Africa in push for new laws on securities
Posted Monday, July 23 2012 at 18:10
African countries are seeking to harmonise regulation of traded securities as capital markets on the continent grow more sophisticated.
Representatives from central banks, finance ministries and capital markets from Africa will meet on Wednesday in Botswana to discuss ways to align regulatory frameworks on derivatives and commodity exchanges.
Derivative is a financial contract whose value is dependent on the performance of underlying market factors, such as interest rates, currency exchange rates, commodity, credit, and equity prices.
Not yet grown
Examples include deals whereby a party agrees to buy a certain quantity of produce at a specific date and time. A farmer may sell crops he has not yet grown or harvested.
Trading in farming derivatives on commodity exchanges has been termed the panacea for African farmers who suffer from low returns and price turbulence. The Ethiopian commodities exchange has seen returns to farmers rise by at least 22 per since it was established in 2008.
“There has been growing realisation that efficient financial and commodity markets are a prerequisite for equitable, inclusive and sustainable development,” said the African Development Bank (AfDB) in a press statement.
Borrowing a leaf from its northern neighbour, Kenya was supposed to establish a futures exchange through the Nairobi Securities Exchange (NSE) by June this year.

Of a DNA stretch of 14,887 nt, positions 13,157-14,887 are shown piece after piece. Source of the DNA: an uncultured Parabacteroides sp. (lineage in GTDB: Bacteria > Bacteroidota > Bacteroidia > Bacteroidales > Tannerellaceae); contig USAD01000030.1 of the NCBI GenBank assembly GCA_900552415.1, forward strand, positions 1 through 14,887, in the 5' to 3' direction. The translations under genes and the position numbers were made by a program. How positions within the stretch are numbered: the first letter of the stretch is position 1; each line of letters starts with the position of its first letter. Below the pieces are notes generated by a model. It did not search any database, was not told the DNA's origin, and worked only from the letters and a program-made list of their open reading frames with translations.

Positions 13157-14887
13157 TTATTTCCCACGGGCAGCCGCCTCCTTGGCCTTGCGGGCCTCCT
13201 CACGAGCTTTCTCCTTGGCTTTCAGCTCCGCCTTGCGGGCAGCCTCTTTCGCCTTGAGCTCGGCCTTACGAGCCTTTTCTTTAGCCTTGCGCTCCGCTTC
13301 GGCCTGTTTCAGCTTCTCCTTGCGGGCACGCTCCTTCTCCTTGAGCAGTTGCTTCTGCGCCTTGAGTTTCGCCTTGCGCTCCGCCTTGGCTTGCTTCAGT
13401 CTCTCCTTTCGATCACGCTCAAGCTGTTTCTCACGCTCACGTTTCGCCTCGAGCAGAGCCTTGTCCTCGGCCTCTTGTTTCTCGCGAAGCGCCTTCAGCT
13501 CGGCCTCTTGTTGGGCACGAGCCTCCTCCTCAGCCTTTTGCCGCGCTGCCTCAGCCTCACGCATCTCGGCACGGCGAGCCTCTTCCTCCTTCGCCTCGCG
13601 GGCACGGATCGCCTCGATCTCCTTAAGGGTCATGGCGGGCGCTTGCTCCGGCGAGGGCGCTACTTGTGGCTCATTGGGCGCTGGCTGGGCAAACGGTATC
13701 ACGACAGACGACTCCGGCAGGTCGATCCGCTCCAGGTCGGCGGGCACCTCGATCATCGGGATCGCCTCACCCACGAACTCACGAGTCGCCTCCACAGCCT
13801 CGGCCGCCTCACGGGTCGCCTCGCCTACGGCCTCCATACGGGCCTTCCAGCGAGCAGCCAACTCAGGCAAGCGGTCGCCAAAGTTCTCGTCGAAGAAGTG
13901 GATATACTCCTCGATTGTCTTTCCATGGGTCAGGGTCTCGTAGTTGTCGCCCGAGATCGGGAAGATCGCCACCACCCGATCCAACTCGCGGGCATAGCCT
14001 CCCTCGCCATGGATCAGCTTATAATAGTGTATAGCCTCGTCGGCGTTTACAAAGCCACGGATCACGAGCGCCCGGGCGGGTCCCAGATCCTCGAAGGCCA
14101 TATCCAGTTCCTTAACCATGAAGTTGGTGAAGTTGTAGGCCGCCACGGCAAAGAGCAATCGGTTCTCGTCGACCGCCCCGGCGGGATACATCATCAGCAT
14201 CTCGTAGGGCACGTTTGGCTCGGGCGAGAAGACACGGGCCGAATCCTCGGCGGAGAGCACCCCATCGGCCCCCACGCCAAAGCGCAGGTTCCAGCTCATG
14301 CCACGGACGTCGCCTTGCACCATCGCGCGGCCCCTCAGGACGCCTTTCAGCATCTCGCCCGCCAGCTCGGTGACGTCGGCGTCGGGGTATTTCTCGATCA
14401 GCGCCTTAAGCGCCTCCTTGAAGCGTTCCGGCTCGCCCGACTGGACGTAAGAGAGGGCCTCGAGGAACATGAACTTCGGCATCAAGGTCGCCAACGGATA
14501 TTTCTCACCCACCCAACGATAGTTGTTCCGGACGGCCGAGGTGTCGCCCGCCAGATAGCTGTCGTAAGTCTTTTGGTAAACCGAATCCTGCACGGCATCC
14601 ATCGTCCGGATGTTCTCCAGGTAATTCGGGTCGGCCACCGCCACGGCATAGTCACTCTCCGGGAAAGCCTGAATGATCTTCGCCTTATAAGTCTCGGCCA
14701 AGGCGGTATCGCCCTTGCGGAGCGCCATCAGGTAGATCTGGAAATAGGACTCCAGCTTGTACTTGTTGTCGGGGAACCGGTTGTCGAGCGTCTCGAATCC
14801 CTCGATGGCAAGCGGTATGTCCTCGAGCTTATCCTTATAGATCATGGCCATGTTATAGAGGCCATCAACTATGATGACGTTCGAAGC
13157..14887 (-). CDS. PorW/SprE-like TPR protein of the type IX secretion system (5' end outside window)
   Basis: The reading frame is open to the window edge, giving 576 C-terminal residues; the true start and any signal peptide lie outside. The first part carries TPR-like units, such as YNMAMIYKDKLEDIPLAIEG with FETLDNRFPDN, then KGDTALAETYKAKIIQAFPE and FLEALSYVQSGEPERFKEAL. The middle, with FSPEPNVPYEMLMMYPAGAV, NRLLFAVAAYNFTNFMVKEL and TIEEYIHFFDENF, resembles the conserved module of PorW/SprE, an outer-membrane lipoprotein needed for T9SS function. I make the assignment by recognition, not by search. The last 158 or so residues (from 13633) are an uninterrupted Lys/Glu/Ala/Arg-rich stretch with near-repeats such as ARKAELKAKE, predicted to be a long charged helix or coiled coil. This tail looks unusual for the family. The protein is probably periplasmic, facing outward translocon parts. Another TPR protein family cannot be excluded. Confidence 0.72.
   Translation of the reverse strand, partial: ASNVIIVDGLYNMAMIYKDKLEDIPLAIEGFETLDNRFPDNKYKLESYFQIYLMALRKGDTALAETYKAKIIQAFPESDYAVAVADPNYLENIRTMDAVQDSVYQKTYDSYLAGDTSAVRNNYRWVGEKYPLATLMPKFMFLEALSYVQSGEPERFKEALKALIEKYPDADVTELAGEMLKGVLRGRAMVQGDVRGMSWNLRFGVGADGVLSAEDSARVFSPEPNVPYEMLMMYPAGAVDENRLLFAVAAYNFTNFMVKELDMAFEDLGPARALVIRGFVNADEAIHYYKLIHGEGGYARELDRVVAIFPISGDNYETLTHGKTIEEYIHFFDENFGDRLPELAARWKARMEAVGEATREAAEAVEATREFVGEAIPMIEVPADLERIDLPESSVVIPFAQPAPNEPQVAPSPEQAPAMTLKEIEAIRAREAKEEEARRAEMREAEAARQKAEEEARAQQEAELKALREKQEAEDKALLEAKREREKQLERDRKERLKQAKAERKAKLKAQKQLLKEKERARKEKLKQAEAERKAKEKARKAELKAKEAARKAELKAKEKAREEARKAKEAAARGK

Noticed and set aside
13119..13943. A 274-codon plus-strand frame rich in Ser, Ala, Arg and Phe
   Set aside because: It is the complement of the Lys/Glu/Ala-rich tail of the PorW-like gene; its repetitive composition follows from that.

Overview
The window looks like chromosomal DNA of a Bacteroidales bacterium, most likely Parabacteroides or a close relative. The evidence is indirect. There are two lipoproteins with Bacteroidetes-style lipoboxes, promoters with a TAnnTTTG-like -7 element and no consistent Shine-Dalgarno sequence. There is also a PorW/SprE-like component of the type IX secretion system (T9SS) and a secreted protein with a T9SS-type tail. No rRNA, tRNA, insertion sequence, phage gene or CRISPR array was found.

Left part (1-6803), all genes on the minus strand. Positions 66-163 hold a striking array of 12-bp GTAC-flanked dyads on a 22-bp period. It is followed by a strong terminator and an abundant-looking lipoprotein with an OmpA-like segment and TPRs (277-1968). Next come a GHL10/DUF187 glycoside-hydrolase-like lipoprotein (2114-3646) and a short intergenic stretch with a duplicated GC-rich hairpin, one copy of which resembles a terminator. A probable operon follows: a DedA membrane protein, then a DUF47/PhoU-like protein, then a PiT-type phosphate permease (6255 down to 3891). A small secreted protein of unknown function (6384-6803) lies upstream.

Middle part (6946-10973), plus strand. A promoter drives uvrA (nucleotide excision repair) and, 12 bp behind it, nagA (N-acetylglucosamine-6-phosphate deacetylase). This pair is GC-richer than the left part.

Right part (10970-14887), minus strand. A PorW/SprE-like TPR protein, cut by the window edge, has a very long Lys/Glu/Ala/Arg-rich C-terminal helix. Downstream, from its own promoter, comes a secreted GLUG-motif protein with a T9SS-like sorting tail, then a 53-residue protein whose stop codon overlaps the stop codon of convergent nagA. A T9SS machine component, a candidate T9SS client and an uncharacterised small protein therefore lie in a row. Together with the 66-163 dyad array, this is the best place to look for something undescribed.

The process was delayed as the Capital Markets Authority sought a consultant to set up the system.
But derivatives can be dangerous if left unchecked. Firms that trade in derivatives hold a great amount of risk and their collapse can have profound effects on economies.
Derivatives in the real estate market were closely linked to the financial meltdown in 2008.
“Derivatives could enhance the liquidity, stability and robustness of financial systems, as long as they are structured and regulated” said the Africa Development Bank (AfDB).
Following the financial crisis, Western governments were quick to enact financial reforms geared at introducing stricter regulation in financial and capital markets.
Firms trading in derivatives need to go through a clearing house, central counterparties (CCPs), to assess their credit-worthiness and risk by year-end.
AfDB notes that other than South Africa, derivative exchanges and CCPs don’t exist in Africa.